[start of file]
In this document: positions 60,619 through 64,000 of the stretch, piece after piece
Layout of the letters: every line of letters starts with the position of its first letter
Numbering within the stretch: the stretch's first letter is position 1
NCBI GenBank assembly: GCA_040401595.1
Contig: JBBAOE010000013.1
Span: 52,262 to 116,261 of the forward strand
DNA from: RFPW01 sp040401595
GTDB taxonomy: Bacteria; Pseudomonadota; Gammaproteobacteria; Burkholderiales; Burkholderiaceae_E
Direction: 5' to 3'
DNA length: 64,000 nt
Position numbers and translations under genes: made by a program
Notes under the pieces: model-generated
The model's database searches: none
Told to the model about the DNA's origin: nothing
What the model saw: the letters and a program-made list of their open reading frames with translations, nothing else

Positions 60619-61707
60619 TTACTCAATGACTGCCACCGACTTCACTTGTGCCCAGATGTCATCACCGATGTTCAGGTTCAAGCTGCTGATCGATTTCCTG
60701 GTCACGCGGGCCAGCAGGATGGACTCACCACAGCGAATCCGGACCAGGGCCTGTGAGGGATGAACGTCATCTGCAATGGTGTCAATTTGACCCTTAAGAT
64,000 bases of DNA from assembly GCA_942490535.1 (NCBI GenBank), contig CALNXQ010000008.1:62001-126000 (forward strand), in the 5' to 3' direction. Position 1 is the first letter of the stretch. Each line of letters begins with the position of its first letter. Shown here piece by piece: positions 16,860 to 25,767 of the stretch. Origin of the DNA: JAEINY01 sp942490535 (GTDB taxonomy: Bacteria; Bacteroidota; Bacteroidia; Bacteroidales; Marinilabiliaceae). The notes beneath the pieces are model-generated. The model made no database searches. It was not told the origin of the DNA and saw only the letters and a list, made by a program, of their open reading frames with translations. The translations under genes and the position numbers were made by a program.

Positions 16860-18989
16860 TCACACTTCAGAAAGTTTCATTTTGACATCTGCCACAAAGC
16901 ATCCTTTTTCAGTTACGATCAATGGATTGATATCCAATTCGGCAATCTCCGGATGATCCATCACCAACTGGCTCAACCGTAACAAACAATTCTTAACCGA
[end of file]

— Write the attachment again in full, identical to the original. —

In this document: positions 60,619 through 64,000 of the stretch, piece after piece
Layout of the letters: every line of letters starts with the position of its first letter
Numbering within the stretch: the stretch's first letter is position 1
NCBI GenBank assembly: GCA_040401595.1
Contig: JBBAOE010000013.1
Span: 52,262 to 116,261 of the forward strand
DNA from: RFPW01 sp040401595
GTDB taxonomy: Bacteria; Pseudomonadota; Gammaproteobacteria; Burkholderiales; Burkholderiaceae_E
Direction: 5' to 3'
DNA length: 64,000 nt
Position numbers and translations under genes: made by a program
Notes under the pieces: model-generated
The model's database searches: none
Told to the model about the DNA's origin: nothing
What the model saw: the letters and a program-made list of their open reading frames with translations, nothing else

Positions 60619-61707
60619 TTACTCAATGACTGCCACCGACTTCACTTGTGCCCAGATGTCATCACCGATGTTCAGGTTCAAGCTGCTGATCGATTTCCTG
60701 GTCACGCGGGCCAGCAGGATGGACTCACCACAGCGAATCCGGACCAGGGCCTGTGAGGGATGAACGTCATCTGCAATGGTGTCAATTTGACCCTTAAGAT
64,000 bases of DNA from assembly GCA_942490535.1 (NCBI GenBank), contig CALNXQ010000008.1:62001-126000 (forward strand), in the 5' to 3' direction. Position 1 is the first letter of the stretch. Each line of letters begins with the position of its first letter. Shown here piece by piece: positions 16,860 to 25,767 of the stretch. Origin of the DNA: JAEINY01 sp942490535 (GTDB taxonomy: Bacteria; Bacteroidota; Bacteroidia; Bacteroidales; Marinilabiliaceae). The notes beneath the pieces are model-generated. The model made no database searches. It was not told the origin of the DNA and saw only the letters and a list, made by a program, of their open reading frames with translations. The translations under genes and the position numbers were made by a program.

Positions 16860-18989
16860 TCACACTTCAGAAAGTTTCATTTTGACATCTGCCACAAAGC
16901 ATCCTTTTTCAGTTACGATCAATGGATTGATATCCAATTCGGCAATCTCCGGATGATCCATCACCAACTGGCTCAACCGTAACAAACAATTCTTAACCGA